Some potential effects that can occur if safety procedures are not followed include mild reddening, blistering, and charring, all of which are usually reversible or repairable. Other potential issues could include ulceration, scarring of the skin, depigmentation and damage to underlying organs.
In regards to eye safety, some forms of laser beams operate at a wavelength which if exposed to the eye can pass beyond to the retina. With no pain indicators present and the beam being invisible, someone exposed can be unaware at the time of occurrence.
This is just another reason why utilizing industry-standard laser safety glasses is so vital to maintaining a safe and healthy workspace.
An additional hazard that can be posed when using laser systems is that of electrical shocks. Some of the ways shocks can occur is through contact with:
- Exposed utility power utilization
- Device controls
- Power supply conductors operating at potentials of 50+ volts
Operators and service workers for laser marking systems must be especially careful to avoid these dangers by following standard safety protocols. These hazards could be experienced during:
- Set-up and installation
- Maintenance and service
- Troubleshooting, if equipment protective covers are removed
The electrical injuries that can be sustained from improper and haphazard use of laser systems can include everything from a slight tingle to serious bodily injury to death. To avoid accidental contact with these energized conductors, laser marking units utilize a barrier system within the equipment.
In the United States, laser systems are overseen by the Center for Devices and Radiological Health (CDRH), which is a component of the FDA. Depending upon the risk of a specific type of laser, it is graded from Class I to Class IV. Laser marking lasers tend to be graded as Class IV lasers, making laser marking safety all the more important.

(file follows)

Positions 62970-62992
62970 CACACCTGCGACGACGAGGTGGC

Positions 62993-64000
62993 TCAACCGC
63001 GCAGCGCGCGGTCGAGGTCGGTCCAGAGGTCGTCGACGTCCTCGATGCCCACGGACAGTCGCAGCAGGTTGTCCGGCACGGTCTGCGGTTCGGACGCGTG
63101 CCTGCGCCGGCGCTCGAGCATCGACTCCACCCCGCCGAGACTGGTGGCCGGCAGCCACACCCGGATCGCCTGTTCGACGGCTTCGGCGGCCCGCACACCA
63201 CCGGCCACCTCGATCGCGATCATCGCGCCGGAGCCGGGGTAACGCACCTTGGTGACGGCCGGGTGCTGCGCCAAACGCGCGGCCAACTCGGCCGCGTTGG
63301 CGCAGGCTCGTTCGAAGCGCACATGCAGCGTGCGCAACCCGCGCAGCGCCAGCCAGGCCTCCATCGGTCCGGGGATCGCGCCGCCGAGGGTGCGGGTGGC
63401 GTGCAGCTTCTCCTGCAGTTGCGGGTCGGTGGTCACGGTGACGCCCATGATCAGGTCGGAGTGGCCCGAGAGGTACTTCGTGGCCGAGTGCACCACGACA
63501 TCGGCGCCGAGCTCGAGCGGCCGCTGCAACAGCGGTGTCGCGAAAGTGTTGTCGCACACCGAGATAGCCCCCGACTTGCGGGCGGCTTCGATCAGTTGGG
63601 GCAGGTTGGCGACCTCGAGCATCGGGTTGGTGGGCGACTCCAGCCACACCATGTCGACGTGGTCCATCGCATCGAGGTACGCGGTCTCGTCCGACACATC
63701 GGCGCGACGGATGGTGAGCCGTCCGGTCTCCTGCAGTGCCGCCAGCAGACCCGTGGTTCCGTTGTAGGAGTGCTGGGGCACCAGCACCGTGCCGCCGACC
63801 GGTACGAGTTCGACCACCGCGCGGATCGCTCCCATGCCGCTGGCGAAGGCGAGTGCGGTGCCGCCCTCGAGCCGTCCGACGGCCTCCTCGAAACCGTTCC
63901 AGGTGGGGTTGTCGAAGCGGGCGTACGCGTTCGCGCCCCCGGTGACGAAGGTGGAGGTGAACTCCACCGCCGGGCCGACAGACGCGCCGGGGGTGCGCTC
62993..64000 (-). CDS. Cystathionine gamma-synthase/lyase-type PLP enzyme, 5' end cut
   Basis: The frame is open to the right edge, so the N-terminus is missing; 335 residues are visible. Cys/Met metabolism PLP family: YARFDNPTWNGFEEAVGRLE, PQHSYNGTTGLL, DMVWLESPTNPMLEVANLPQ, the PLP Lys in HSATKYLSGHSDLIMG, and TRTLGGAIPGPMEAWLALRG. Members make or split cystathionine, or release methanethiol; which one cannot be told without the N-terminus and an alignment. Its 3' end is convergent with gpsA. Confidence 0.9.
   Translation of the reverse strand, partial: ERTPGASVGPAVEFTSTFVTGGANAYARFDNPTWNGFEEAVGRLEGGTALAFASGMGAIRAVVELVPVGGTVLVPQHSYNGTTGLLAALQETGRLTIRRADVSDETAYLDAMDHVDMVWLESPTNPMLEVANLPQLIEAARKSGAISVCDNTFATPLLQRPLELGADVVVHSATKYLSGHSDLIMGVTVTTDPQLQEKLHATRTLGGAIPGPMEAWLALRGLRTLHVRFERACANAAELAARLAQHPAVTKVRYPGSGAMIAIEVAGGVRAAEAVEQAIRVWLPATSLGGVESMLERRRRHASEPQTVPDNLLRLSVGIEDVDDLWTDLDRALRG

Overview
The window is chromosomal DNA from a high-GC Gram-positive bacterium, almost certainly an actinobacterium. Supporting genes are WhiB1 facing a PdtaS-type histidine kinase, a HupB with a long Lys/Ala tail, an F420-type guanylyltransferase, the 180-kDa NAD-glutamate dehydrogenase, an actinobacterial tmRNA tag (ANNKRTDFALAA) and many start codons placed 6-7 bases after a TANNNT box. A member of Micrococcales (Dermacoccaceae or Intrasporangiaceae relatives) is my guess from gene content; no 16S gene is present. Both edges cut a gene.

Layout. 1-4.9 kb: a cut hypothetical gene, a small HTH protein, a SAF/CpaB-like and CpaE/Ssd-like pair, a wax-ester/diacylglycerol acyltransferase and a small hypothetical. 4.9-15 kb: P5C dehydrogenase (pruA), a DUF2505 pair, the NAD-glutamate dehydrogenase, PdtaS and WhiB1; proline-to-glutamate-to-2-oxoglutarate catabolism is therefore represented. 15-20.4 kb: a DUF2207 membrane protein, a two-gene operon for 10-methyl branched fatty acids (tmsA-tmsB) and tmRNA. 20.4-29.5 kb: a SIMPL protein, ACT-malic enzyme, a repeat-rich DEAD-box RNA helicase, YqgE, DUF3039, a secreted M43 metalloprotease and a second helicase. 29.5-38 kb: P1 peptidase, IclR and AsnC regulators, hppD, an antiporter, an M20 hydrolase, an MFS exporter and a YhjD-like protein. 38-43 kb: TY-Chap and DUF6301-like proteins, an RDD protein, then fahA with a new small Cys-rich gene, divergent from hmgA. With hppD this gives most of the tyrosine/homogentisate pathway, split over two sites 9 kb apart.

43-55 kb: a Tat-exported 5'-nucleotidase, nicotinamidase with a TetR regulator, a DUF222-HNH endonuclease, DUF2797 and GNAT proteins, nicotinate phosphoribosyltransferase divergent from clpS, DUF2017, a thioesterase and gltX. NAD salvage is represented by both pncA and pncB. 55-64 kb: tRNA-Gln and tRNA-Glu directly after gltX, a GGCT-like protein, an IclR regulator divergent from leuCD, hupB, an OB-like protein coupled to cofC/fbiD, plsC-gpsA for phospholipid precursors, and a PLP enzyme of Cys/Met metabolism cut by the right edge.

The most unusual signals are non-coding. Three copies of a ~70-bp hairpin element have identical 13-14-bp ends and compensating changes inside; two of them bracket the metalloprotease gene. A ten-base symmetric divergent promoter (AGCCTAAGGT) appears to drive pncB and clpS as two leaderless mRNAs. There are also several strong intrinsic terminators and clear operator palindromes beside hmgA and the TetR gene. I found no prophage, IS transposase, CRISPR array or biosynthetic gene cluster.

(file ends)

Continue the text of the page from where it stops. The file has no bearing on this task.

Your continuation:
Two important additional classifications to keep in mind are the Maximum Permissible Exposure (MPE) and Nominal Hazard Zone (NHZ) designations.
- Maximum Permissible Exposure – This is the highest level of laser radiation an individual can be exposed to without receiving harmful physical effects to the eye or skin. Control measures for laser marking systems are in place to ensure any laser radiation emitted falls below the MPE.
- Nominal Hazard Zone – To create conditions for flexibility in laser marking applications, the laser beam of the unit is often not fully enclosed for practicality reasons. In these instances, it is necessary to define an area of potentially hazardous laser radiation, which is the NHZ. Control measures are then put into place for this area to ensure safety during use of the laser system.
Being fully aware of these classifications and their rationales are vital to ensuring proper workplace laser marking safety.
Learn More About Laser Engraving Safety Today
For a more detailed look at laser marking safety information, be sure to visit our laser safety manual, which includes graphics, information about warning labels, and procedural controls to utilize.
And if you have further questions for our team, or would like to know more about our premier line of laser marking systems, be sure to contact us today.